Are species real?

Steve Manning sdmanning at ASUB.EDU
Sat Apr 15 16:17:48 CDT 2006


At 05:16 PM 4/14/2006 -0500, Jan Metlevski wrote:
>On Thu, 13 Apr 2006 08:28:57 -1000, Richard Pyle <
>deepreef at BISHOPMUSEUM.ORG> wrote:
>
> >I understand the relevance of Systems Theory to biology and biological
> >systematics.  But I don't see how the application of such will help us
> >address the question of "reality" of taxa (at least in the context of how I
> >perceive the "reality of taxa" debate). Could you explain how you think it
> >(a Systems Theory approach) would help us discern whether species (and other
> >taxa) are "real" (=natural) entities, as opposed to human-defined
> >constructs?
> >
> >If you're thinking in terms of understanding the dynamics of gene flow
> >within and among populations over time, I wonder how practical that approach
> >would be for the vast majority of biodiversity.
> >
> >Aloha,
> >Rich
>There are general rules that work for all systems, doesn't matter what
>kind of system
>they are: physical, chemical, astronomical, social, biological, political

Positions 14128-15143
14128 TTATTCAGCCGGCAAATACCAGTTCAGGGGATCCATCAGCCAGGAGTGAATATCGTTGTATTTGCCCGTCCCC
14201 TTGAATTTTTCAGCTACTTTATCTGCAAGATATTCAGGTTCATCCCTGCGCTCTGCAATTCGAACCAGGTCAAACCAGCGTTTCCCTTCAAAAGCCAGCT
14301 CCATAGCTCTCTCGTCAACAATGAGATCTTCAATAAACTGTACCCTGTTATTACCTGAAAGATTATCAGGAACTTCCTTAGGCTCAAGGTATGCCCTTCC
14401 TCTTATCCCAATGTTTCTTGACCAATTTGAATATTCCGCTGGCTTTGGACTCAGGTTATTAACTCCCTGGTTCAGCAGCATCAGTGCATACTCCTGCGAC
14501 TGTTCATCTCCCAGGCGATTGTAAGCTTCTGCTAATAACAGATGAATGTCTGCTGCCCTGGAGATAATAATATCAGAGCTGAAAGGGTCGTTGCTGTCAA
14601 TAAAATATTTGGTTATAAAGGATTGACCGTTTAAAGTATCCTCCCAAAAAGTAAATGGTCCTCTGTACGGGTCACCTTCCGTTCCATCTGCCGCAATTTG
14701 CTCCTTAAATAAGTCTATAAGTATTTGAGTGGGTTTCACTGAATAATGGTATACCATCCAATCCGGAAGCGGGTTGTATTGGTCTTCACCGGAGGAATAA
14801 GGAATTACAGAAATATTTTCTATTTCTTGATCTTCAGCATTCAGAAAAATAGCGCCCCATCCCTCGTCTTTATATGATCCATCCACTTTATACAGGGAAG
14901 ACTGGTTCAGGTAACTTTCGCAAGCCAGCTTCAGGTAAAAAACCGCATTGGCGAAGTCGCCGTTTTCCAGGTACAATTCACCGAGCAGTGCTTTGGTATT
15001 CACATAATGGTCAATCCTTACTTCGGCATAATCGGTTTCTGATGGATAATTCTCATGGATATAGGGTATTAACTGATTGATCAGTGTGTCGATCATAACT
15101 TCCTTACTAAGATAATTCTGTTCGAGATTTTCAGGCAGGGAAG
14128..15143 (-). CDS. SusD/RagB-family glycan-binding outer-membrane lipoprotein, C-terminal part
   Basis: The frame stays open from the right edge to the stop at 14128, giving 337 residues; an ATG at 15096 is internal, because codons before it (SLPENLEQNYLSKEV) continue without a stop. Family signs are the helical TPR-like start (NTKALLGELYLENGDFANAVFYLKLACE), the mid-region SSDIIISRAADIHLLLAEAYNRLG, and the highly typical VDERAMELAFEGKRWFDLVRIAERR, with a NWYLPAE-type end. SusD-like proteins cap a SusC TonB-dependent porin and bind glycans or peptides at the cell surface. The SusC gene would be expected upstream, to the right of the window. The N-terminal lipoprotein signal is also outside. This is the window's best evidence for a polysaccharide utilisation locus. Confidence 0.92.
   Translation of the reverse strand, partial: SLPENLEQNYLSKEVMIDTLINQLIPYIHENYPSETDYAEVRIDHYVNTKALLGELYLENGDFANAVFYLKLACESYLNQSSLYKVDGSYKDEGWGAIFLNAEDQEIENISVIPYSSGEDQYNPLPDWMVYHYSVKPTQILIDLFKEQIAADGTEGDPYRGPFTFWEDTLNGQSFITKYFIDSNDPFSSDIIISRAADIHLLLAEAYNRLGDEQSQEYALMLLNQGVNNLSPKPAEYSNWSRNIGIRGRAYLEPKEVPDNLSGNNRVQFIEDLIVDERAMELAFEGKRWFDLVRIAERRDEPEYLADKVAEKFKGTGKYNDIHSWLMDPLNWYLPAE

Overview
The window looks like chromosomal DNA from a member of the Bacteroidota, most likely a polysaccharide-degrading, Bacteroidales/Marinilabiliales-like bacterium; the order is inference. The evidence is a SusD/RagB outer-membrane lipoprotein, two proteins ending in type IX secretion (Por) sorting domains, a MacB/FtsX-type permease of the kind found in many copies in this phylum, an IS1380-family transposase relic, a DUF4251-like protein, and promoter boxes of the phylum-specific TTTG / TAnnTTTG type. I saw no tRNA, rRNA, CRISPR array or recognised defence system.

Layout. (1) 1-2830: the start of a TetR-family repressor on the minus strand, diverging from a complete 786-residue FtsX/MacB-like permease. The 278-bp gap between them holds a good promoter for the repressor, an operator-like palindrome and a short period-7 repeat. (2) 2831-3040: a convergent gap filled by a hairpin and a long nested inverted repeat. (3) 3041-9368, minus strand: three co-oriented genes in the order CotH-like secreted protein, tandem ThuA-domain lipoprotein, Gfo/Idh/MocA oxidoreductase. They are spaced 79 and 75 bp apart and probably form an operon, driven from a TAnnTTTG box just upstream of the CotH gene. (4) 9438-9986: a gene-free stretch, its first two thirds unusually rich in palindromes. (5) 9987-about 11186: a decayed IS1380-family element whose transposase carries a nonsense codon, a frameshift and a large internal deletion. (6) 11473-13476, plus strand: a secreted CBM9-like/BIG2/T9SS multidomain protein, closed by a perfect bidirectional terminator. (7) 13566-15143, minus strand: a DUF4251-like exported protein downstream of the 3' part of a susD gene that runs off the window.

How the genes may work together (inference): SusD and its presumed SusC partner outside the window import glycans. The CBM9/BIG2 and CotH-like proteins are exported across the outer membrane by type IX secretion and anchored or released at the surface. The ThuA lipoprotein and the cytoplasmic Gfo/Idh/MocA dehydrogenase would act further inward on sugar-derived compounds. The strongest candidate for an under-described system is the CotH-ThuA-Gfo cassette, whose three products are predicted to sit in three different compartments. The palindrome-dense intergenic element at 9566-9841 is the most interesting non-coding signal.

>or whatever
>else. Reality of any system is in the interactions and relations between
>system's
>elements. If the interactions between object's elements are stronger (or these
>interactions are specific) than interactions between object's elements and
>some
>objects from the outside, then this object is a system and is real. This
>rule works for
>biological objects too because all biological objects are pure systems.
>
>I am no an adept of the Biological Species Concept. The gene flow within and
>among populations over time reflects only the ancestry-descent kind of
>relations
>between generations. That is an important, but not the only, and probably
>not the
>main, type of relations that maintain the integrity of a species. In my
>opinion, the term
>"gene flow" is not correct because actually, there is flow of gametes, not
>genes.

But isn't it the ABSENCE of gene flow (or absence of "gamete flow") between
a group, of whatever size, and all other groups, of whatever size, that
maintains the integrity of a group as a species (or, for that matter, of a
higher order taxon such as a genus)?  Of course, not all such groups
(populations) are separate species but they can become separate species if
they eventually lose the capacity to exchange genes between groups.

What else did you have in mind that are types of relations that maintain
the integrity of species?

Steve

>Regards,
>
>Jan

Dr. Steve Manning
Arkansas State University--Beebe
Mathematics and Science
Professor of Biology
P.O. Box 1000
Beebe, AR  72012
Phone: 501-882-8203
Fax: 501-882-4437

 . Box 1000
Beebe, AR  72012
Phone: 501-882-8203
Fax: 501-882-4437




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